split_ip = ip.split('.')
if len(split_ip) > 4 or len(split_ip) == 0:
raise ValueError("Invalid IP length")

for octet in split_ip:
try:
int(octet, 10)
except ValueError as e:
raise ValueError(f"Cannot convert IP octet to int - {e}")

# Returns original IP after ensuring no exceptions are raised
return ip

def run_ping(ip: str):
validated = validate_ip(ip)
# The ping command treats zero-prepended IP addresses as octal
result = subprocess.call(["ping", validated])
print(result)

If run_ping() were to be called with one or more zero-prepended octets, validate_ip() will succeed as zero-prepended numerical strings can be interpreted as decimal by a cast ("012" would cast to 12). However, as the original IP with the prepended zeroes is returned rather than the casted IP, it will be used in the call to the ping command. Ping DOES check and support octal-based IP octets, so the IP reached via ping may be different than the IP assumed by the validator. For example, ping would considered "0127.0.0.1" the same as "87.0.0.1".

Example 2

This code uses a regular expression to validate an IP string prior to using it in a call to the "ping" command.

(bad code)
Example Language: Python 
import subprocess
import re

def validate_ip_regex(ip: str):
ip_validator = re.compile(r"((25[0-5]|(2[0-4]|1\d|[1-9]|)\d)\.?\b){4}")
if ip_validator.match(ip):
return ip
else:
raise ValueError("IP address does not match valid pattern.")

def run_ping_regex(ip: str):
validated = validate_ip_regex(ip)
# The ping command treats zero-prepended IP addresses as octal
result = subprocess.call(["ping", validated])
print(result)

Since the regular expression does not have anchors (CWE-777), i.e. is unbounded without ^ or $ characters, then prepending a 0 or 0x to the beginning of the IP address will still result in a matched regex pattern. Since the ping command supports octal and hex prepended IP addresses, it will use the unexpectedly valid IP address (CWE-1389). For example, "0x63.63.63.63" would be considered equivalent to "99.63.63.63". As a result, the attacker could potentially ping systems that the attacker cannot reach directly.

Example 3

Consider the following scenario, inspired by CWE team member Kelly Todd.

Kelly wants to set up monitoring systems for his two cats, who pose very different threats. One cat, Night, tweets embarrassing or critical comments about his owner in ways that could cause reputational damage, so Night's blog needs to be monitored regularly. The other cat, Taki, likes to distract Kelly and his coworkers during business meetings with cute meows, so Kelly monitors Taki's location using a different web site.

Suppose /etc/hosts provides the site info as follows:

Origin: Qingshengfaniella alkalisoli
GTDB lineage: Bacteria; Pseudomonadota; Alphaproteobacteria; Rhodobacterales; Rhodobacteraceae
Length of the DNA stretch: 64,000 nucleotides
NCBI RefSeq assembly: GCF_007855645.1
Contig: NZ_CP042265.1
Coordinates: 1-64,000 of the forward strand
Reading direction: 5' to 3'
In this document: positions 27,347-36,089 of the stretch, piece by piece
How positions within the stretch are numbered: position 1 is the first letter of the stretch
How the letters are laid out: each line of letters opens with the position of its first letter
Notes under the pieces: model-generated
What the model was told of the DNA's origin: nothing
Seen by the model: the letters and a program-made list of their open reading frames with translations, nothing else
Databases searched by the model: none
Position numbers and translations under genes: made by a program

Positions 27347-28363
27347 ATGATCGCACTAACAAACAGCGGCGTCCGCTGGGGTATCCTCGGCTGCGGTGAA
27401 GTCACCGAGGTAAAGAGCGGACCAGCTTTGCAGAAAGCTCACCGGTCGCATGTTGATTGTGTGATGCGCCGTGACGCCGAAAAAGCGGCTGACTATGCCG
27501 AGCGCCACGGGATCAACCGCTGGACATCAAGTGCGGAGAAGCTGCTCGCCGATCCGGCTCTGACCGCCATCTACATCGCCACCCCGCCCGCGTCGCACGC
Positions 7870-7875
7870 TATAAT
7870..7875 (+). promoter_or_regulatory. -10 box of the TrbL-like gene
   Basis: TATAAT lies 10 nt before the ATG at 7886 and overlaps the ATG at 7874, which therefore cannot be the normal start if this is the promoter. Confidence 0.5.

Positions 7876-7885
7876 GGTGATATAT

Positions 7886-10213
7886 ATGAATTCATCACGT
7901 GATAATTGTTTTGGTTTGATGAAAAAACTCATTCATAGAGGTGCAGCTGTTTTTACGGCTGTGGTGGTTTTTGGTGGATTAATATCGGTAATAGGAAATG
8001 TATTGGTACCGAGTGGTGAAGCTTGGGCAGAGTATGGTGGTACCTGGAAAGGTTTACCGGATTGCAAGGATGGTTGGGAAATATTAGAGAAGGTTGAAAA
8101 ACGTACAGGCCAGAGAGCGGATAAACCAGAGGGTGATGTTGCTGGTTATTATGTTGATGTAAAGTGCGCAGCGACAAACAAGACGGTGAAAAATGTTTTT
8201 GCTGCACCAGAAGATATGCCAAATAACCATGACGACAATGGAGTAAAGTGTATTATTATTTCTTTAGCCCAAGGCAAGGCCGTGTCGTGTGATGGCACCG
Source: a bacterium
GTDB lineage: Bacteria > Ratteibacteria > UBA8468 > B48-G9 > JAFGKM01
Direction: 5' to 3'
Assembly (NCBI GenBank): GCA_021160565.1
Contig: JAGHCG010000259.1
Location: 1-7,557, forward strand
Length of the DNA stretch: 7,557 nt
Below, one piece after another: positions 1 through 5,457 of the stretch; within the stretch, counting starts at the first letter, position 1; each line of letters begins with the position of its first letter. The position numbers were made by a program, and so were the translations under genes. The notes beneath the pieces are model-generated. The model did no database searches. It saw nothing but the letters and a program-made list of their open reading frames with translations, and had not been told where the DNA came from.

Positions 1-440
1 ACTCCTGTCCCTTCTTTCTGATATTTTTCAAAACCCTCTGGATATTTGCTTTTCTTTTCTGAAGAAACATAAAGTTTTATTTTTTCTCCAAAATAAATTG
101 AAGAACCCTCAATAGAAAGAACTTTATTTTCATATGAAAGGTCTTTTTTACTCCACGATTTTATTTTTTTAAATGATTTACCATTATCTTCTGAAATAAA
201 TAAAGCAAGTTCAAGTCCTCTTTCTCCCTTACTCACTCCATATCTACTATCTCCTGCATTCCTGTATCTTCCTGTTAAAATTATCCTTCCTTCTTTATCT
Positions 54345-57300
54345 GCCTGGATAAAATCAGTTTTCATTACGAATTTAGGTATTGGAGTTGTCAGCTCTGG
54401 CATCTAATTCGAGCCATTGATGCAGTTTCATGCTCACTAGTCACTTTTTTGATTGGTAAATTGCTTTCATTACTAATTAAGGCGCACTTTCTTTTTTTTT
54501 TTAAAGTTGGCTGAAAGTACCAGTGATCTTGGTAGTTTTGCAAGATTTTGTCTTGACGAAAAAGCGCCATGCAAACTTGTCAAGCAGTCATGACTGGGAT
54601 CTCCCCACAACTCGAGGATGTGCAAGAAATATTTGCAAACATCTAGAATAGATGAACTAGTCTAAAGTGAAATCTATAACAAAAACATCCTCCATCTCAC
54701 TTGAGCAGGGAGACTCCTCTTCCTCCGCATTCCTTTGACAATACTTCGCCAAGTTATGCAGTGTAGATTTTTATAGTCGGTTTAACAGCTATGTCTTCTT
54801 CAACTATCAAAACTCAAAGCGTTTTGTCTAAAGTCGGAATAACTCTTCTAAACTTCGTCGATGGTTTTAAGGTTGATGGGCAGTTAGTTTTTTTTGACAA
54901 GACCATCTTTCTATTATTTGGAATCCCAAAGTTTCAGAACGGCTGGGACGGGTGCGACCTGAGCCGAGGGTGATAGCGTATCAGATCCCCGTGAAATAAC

(bad code)
Example Language: Other 
taki.example.com 10.1.0.7
night.example.com 010.1.0.8

The entry for night.example.com has a typo "010" in the first octet. When using ping to ensure the servers are up, the leading 0 causes the IP address to be converted using octal. So when Kelly's script attempts to access night.example.com, it inadvertently scans 8.1.0.8 instead of 10.1.0.8 (since "010" in octal is 8 in decimal), and Night is free to send new Tweets without being immediately detected.

+ Observed Examples
ReferenceDescription
Chain: Use of zero-prepended IP addresses in Perl-based IP validation module can lead to an access control bypass.
Chain: Use of zero-prepended IP addresses in a product that manages IP blocks can lead to an SSRF.
Chain: Use of zero-prepended IP addresses in a Python standard library package can lead to an SSRF.
Chain: Use of zero-prepended IP addresses in the net Golang library can lead to an access control bypass.
Chain: Use of zero-prepended IP addresses in Perl netmask module allows bypass of IP-based access control.
Chain: incorrect validation of intended decimal-based IP address format (CWE-1286) enables parsing of octal or hexadecimal formats (CWE-1389), allowing bypass of an SSRF protection mechanism (CWE-918).
Mishandling of hex-valued usernames leads to unexpected decimal conversion and privilege escalation in the systemd Linux suite.
+ Potential Mitigations

Phase: Implementation

Strategy: Enforcement by Conversion

If only decimal-based values are expected in the application, conditional checks should be created in a way that prevent octal or hexadecimal strings from being checked. This can be achieved by converting any numerical string to an explicit base-10 integer prior to the conditional check, to prevent octal or hex values from ever being checked against the condition.

Phase: Implementation

Strategy: Input Validation

If various numerical bases do need to be supported, check for leading values indicating the non-decimal base you wish to support (such as 0x for hex) and convert the numeric strings to integers of the respective base. Reject any other alternative-base string that is not intentionally supported by the application.

Phase: Implementation

Strategy: Input Validation

If regular expressions are used to validate IP addresses, ensure that they are bounded using ^ and $ to prevent base-prepended IP addresses from being matched.
+ References
+ Content History
+ Submissions
Submission DateSubmitterOrganization
2021-05-28Anonymous External Contributor
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Page Last Updated: October 13, 2022